by Charles Portis

Reviewer Rating:


True Grit by Charles Portis, first published in 1968, is the perfect starting block from which to begin an exploration into the Western genre. Having been adapted into two films (1969 starring John Wayne, and 2010 by Joel and Ethan Coen), the book is worth reading regardless of having seen either film.

Mattie Ross is the main character. Her mission is to avenge the murder of her father. Ross hires "Rooster" Cogburn, a shoot-first-talk-later US Marshal to help her track down Tom Chaney, her father's murderer. She meets a clean-cut Texas Ranger named LaBoeuf, who is also on Chaney's track (from prior crimes). Ross insists upon accompanying the men on the hunt, even after several of their attempts to lose her on the trail. The story ends with all three capturing Chaney and surviving, although not entirely in one piece. We find that the "true grit" Ross employs is actually within herself.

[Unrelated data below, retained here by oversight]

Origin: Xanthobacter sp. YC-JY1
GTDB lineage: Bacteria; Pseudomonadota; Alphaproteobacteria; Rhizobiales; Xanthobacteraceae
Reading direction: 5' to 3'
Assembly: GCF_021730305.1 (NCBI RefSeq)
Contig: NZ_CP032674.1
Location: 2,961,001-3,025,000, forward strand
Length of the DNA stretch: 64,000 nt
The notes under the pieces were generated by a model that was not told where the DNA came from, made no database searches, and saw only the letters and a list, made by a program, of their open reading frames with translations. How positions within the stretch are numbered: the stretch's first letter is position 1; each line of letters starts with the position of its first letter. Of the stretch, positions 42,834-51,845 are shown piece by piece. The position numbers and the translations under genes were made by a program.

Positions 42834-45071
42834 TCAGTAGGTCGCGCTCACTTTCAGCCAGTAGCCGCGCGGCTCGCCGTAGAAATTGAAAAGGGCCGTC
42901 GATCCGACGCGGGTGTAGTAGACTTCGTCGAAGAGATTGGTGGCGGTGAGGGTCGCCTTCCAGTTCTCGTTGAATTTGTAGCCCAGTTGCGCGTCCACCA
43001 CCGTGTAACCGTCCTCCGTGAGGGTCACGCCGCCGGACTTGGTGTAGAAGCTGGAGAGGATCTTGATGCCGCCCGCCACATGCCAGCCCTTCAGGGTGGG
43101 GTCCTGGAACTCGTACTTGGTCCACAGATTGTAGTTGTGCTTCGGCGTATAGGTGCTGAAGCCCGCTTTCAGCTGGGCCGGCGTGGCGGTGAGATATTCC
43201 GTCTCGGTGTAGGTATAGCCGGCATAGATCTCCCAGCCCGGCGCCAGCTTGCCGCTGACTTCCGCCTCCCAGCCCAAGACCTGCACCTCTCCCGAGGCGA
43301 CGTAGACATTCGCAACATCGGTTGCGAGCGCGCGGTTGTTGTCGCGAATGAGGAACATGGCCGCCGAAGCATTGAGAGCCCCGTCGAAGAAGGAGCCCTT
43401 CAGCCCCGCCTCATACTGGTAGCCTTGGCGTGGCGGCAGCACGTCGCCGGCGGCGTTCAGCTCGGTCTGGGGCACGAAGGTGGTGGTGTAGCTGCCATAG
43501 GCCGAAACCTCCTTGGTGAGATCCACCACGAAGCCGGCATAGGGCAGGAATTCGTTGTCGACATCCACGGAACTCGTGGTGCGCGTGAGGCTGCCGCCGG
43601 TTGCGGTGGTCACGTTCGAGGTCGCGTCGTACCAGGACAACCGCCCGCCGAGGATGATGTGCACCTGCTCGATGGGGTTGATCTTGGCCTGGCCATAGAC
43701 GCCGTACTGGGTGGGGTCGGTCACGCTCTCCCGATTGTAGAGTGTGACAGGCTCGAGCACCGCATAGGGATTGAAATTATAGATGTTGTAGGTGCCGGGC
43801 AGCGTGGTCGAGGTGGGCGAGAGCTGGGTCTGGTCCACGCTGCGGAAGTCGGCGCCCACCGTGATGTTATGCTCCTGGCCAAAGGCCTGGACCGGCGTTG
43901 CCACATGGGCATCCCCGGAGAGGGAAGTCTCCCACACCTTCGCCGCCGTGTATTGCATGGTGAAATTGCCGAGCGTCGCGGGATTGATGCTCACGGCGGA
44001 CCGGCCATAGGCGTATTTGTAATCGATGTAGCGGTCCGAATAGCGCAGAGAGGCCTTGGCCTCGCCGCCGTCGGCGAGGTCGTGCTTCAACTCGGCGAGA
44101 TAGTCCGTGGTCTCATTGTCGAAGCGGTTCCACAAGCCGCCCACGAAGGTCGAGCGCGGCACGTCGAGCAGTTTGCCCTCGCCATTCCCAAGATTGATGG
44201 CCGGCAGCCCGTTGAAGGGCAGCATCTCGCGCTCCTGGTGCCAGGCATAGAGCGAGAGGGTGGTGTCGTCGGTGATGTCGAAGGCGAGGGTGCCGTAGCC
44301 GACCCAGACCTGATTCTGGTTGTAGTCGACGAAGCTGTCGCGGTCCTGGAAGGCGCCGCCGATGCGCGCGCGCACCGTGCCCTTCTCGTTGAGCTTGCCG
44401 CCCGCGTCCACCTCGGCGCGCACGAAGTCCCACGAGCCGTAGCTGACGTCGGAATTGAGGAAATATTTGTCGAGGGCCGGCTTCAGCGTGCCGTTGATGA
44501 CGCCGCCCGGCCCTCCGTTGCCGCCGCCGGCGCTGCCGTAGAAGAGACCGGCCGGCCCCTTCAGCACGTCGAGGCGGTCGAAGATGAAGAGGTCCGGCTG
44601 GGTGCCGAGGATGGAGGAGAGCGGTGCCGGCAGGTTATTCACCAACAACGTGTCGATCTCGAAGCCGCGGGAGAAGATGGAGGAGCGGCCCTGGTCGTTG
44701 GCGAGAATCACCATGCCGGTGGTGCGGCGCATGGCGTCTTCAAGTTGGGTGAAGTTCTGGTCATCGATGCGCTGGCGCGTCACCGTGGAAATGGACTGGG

This book's ending is violent, and therefore fit for adults and mature teens only. Easy to understand with simple language, the plot and characters carry the story. Interesting things to pay attention to: the main character's rationalization of breaking of gender norms (published in 1968), the other characters' intense regard of those gender norms, the race and ethnicity of the "bad guys."

Check it out:


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